According to the National Association of Realtors, in 2020, 9% of home buyer couples were unmarried. While younger millennials made up 20% of these buyers, buying a home as partners is a cross generational trend. Though these co-mortgagors may have fewer legal protections in a breakup or unexpected death, there are ways to help prepare for worst case scenarios and to protect yourself in the long term.
While combining high incomes, excellent credit and low debt may boost the chances of mortgage approval, a less creditworthy borrower can hurt the application. The bank will always take the lower of the middle credit scores of the two borrowers which can impact the rate and how much the couple is able to borrow.
How a couple takes title to the property can also have unintended consequences. Title will stipulate each partners legal rights and ownership and determines what happens should one partner die. Sole ownership grants rights to one person, joint tenancy with right of survivorship is equal ownership automatically passing ownership to the other partner if one dies. Lastly, tenancy in common, may be used when one person contributes more as it represents an unequal interest in the property. Being versed on your state laws will help you determine what is best for the situation.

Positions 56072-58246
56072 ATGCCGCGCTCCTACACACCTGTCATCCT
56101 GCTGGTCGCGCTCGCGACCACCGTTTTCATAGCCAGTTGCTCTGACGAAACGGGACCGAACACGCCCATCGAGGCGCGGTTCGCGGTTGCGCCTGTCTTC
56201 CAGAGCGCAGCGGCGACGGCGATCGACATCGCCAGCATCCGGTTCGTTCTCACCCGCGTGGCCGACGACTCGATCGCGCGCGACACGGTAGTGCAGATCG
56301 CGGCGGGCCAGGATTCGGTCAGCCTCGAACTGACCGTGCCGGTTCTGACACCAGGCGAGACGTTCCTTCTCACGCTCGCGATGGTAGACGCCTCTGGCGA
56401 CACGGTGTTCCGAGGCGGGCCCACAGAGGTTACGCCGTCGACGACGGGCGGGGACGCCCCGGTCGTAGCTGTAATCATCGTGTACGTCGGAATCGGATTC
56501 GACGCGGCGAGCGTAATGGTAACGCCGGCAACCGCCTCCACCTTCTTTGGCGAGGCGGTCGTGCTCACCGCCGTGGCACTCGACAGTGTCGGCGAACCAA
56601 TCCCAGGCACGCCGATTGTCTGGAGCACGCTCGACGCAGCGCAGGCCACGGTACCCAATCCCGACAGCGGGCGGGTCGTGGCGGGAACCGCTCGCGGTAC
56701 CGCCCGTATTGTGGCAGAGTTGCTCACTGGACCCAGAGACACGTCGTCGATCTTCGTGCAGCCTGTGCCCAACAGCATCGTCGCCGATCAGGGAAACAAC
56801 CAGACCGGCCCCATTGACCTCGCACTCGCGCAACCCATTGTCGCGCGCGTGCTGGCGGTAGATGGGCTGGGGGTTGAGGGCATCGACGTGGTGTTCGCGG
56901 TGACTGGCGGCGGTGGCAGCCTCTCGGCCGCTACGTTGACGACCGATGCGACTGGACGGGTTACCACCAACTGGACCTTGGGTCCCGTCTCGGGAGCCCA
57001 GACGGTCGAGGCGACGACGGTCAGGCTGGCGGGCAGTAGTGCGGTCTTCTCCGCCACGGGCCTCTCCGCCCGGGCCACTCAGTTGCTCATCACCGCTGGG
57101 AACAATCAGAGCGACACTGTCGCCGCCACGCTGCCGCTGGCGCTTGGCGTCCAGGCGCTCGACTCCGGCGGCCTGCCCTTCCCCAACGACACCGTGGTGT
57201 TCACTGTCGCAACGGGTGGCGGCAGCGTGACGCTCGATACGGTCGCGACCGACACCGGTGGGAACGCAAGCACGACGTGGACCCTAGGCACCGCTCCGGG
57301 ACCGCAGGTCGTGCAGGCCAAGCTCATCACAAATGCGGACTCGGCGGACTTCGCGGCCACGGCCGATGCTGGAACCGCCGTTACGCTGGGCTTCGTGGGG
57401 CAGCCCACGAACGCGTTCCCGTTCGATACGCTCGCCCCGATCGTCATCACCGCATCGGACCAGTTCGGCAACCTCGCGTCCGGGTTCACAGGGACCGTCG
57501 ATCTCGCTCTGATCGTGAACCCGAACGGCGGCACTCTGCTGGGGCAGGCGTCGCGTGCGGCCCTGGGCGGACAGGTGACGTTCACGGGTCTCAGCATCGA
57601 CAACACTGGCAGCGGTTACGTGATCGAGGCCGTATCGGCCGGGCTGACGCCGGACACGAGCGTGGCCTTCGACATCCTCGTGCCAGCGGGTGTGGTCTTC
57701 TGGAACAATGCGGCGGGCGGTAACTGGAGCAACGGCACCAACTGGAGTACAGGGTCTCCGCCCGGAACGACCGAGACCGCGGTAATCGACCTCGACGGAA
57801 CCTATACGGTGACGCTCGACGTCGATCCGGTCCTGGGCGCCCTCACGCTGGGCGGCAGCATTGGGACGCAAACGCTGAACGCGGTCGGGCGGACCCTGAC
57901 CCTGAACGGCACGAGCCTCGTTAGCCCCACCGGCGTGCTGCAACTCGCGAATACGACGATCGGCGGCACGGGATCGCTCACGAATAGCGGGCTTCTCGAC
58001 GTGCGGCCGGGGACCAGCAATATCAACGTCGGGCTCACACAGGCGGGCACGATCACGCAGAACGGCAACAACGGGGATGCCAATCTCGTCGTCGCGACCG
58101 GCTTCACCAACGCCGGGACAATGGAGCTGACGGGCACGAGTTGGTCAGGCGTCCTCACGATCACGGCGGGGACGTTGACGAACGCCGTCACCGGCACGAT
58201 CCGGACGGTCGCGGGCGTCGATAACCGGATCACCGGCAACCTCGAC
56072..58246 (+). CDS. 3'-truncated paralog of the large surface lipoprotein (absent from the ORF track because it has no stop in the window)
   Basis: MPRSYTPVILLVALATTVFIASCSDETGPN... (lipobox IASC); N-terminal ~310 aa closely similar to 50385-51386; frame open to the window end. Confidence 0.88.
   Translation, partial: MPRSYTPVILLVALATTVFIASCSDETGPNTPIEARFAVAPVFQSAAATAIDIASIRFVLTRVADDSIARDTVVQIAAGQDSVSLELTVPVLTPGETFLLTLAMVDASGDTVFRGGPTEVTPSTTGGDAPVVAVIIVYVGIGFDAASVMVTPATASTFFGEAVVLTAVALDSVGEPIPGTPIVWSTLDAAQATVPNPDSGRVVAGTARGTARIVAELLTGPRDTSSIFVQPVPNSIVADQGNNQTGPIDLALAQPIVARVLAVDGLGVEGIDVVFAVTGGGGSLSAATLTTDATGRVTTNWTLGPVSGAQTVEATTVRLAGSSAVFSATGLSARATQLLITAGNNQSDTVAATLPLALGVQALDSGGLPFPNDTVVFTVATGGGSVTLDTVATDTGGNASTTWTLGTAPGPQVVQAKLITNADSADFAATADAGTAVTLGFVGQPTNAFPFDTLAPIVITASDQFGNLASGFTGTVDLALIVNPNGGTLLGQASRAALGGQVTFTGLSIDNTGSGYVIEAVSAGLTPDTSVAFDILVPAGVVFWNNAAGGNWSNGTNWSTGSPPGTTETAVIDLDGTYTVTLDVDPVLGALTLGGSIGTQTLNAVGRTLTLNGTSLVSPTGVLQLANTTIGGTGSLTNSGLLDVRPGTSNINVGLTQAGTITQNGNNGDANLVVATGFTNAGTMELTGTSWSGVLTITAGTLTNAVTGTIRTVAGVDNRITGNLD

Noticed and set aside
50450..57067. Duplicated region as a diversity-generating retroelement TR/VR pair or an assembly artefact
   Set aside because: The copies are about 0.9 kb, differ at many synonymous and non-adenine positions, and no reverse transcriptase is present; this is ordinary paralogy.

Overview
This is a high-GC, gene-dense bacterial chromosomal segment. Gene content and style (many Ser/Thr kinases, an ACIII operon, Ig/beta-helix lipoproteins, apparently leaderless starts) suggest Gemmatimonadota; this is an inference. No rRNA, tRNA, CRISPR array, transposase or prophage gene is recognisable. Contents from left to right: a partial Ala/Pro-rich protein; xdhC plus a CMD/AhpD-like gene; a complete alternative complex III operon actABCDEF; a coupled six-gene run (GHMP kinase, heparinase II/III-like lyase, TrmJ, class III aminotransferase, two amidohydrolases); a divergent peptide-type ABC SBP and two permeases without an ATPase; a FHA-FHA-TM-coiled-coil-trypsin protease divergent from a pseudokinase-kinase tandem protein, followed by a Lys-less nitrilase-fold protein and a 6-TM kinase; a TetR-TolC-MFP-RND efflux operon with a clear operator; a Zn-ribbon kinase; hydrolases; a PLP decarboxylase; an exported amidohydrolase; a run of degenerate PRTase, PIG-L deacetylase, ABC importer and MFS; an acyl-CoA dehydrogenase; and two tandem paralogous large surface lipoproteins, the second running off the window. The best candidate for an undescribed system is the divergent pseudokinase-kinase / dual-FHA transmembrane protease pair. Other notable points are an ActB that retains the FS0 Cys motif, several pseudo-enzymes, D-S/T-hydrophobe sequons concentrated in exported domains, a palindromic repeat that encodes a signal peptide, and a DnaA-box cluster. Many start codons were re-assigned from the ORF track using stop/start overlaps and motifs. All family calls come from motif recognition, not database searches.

Experts suggest that when buying a home unmarried, that the buyers should put together a property agreement that outlines what each person paid for the down payment, repairs and any other types of fees or expenses. The contract should cover how to divide the property in the event of a breakup and possibly include buy-out provisions should the couple feel it best as this is at its core a business relationship.
Planning for the worst-case scenario in this unique situation can help reduce overall stress and put both parties in a better position in the future should the worst happen. There may be extra steps that both parties need to weigh with relation to pros and cons, but that is true of any financial decision. Is it the right decision to buy a home together? That question varies based on each situation and what is driving the purchase.
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by Andrew Augustyniak, Peoples Mortgage Co